ALTHOUGH mention has been made that death may occur suddenly and unexpectedly after apparent clinical recovery from drowning there have been no reports documenting this catastrophic event. The purpose of this paper is to report such a case and to review our present knowledge on the pathophysiology and treatment of drowning and to emphasize the need for continued medical care in survivors of near-drowning.
Report of a Case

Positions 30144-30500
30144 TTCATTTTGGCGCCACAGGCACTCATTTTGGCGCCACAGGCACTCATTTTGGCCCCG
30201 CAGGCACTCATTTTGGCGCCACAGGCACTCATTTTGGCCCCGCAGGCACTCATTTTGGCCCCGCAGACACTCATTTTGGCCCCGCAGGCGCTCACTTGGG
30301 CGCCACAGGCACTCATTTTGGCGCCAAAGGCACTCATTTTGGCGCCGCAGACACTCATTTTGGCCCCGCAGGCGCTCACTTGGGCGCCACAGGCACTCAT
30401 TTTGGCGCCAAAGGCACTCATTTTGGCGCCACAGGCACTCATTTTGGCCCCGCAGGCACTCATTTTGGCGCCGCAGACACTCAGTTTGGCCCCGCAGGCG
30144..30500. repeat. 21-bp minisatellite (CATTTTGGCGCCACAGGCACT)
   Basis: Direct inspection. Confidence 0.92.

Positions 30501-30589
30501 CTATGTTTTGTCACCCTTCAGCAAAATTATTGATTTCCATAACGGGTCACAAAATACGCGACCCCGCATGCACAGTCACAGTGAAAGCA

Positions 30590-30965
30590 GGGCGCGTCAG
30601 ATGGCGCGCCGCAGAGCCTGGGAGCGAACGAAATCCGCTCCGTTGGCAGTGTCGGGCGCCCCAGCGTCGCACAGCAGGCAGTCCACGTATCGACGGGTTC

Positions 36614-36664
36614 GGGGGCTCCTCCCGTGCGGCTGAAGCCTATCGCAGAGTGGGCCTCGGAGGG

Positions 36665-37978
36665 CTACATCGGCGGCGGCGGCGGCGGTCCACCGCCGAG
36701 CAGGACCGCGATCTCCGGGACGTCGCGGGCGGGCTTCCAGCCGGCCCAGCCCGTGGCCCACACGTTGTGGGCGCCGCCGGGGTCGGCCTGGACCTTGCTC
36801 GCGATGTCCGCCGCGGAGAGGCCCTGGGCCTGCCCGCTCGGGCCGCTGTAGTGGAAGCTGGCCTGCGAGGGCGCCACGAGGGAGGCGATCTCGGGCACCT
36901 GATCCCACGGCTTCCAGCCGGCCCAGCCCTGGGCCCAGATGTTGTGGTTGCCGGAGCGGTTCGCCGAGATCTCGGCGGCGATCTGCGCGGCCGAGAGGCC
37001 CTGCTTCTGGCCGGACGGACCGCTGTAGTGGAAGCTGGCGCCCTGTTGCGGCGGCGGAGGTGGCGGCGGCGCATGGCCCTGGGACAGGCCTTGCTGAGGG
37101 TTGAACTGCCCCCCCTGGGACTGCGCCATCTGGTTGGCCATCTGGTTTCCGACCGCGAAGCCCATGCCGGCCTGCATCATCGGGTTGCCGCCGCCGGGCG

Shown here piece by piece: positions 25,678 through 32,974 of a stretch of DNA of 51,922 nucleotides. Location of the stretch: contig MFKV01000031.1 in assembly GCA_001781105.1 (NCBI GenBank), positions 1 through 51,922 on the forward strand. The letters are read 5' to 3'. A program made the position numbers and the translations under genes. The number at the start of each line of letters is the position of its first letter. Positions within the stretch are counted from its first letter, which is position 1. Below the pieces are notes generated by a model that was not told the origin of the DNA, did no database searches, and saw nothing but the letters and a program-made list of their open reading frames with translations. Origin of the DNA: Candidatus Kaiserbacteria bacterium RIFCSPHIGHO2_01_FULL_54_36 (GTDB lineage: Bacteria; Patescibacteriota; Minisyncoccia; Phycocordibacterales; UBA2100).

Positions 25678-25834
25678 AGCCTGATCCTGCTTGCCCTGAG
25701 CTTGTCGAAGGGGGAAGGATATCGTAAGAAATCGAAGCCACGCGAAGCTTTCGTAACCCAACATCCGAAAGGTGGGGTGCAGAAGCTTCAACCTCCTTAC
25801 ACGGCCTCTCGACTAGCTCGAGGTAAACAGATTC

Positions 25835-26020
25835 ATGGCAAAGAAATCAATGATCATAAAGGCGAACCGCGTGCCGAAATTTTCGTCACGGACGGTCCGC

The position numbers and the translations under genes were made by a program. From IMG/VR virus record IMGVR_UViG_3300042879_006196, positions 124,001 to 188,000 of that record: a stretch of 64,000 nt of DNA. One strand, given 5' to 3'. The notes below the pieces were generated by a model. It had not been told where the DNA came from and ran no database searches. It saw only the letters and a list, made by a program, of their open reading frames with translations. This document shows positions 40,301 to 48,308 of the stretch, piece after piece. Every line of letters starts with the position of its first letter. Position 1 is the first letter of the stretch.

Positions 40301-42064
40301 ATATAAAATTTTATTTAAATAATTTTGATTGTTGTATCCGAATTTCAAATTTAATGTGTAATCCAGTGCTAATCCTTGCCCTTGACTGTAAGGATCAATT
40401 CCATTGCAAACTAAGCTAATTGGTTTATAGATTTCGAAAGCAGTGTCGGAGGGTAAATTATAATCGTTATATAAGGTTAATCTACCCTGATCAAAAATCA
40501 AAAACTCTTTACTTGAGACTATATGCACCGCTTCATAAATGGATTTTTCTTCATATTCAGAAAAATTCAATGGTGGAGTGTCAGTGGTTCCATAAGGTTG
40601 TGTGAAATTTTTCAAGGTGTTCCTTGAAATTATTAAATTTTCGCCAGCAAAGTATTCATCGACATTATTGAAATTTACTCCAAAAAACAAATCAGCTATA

A 53-year-old white male was brought to the emergency room of St. Vincent's Hospital on Sept 20, 1963 after being rescued from the Hudson River (salt water) where he was found floating with his head underwater. On shore, the patient was given artificial respiration and oxygen with recovery of spontaneous respirations. When seen in the hospital he was breathing regularly and coughing up copious quantities of water. Tracheal suction was vigorously and meticulously carried out. Oxygen was given by mask and was